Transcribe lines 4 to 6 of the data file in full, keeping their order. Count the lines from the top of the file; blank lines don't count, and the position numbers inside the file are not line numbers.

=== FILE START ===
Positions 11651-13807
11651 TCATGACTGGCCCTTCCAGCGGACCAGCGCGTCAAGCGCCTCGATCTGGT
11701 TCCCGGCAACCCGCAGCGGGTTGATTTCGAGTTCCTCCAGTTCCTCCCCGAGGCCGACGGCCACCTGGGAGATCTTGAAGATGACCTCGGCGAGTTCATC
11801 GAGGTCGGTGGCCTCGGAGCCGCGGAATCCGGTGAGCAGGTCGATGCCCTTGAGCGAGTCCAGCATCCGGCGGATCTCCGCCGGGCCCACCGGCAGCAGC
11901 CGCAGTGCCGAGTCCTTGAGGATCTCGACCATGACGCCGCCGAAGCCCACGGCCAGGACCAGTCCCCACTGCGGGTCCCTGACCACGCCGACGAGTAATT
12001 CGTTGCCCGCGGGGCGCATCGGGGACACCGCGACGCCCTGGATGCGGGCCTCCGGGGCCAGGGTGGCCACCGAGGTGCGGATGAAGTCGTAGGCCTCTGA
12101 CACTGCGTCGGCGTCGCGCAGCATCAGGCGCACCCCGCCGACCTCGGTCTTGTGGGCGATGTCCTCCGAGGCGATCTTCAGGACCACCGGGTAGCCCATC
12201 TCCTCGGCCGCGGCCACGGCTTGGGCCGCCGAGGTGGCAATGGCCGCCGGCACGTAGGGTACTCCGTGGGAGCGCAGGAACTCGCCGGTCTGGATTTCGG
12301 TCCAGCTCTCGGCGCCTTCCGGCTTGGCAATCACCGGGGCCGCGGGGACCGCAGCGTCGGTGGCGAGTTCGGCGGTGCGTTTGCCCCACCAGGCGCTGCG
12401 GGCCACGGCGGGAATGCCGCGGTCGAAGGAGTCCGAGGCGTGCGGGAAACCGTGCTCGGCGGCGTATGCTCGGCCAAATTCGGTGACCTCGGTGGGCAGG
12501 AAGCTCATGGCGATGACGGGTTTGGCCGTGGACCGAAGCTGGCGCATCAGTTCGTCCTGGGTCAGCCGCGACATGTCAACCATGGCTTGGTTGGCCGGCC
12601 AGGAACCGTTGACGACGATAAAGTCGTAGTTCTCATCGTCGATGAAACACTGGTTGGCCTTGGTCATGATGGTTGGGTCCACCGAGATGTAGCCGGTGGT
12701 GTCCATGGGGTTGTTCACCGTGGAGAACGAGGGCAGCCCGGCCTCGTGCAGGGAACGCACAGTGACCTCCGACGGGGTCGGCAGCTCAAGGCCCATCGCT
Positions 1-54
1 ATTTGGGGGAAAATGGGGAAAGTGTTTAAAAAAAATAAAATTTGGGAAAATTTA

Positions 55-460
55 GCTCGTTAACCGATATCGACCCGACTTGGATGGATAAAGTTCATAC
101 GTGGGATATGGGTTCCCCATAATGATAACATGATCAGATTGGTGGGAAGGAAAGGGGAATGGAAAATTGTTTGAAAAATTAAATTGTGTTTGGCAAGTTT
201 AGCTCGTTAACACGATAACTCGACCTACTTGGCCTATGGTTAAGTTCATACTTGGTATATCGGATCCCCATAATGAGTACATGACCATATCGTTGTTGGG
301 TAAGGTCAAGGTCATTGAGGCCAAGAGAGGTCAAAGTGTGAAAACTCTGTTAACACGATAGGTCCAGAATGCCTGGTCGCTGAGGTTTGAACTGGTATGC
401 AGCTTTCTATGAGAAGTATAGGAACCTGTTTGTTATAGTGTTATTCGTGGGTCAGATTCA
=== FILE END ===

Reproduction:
11801 GAGGTCGGTGGCCTCGGAGCCGCGGAATCCGGTGAGCAGGTCGATGCCCTTGAGCGAGTCCAGCATCCGGCGGATCTCCGCCGGGCCCACCGGCAGCAGC
11901 CGCAGTGCCGAGTCCTTGAGGATCTCGACCATGACGCCGCCGAAGCCCACGGCCAGGACCAGTCCCCACTGCGGGTCCCTGACCACGCCGACGAGTAATT
12001 CGTTGCCCGCGGGGCGCATCGGGGACACCGCGACGCCCTGGATGCGGGCCTCCGGGGCCAGGGTGGCCACCGAGGTGCGGATGAAGTCGTAGGCCTCTGA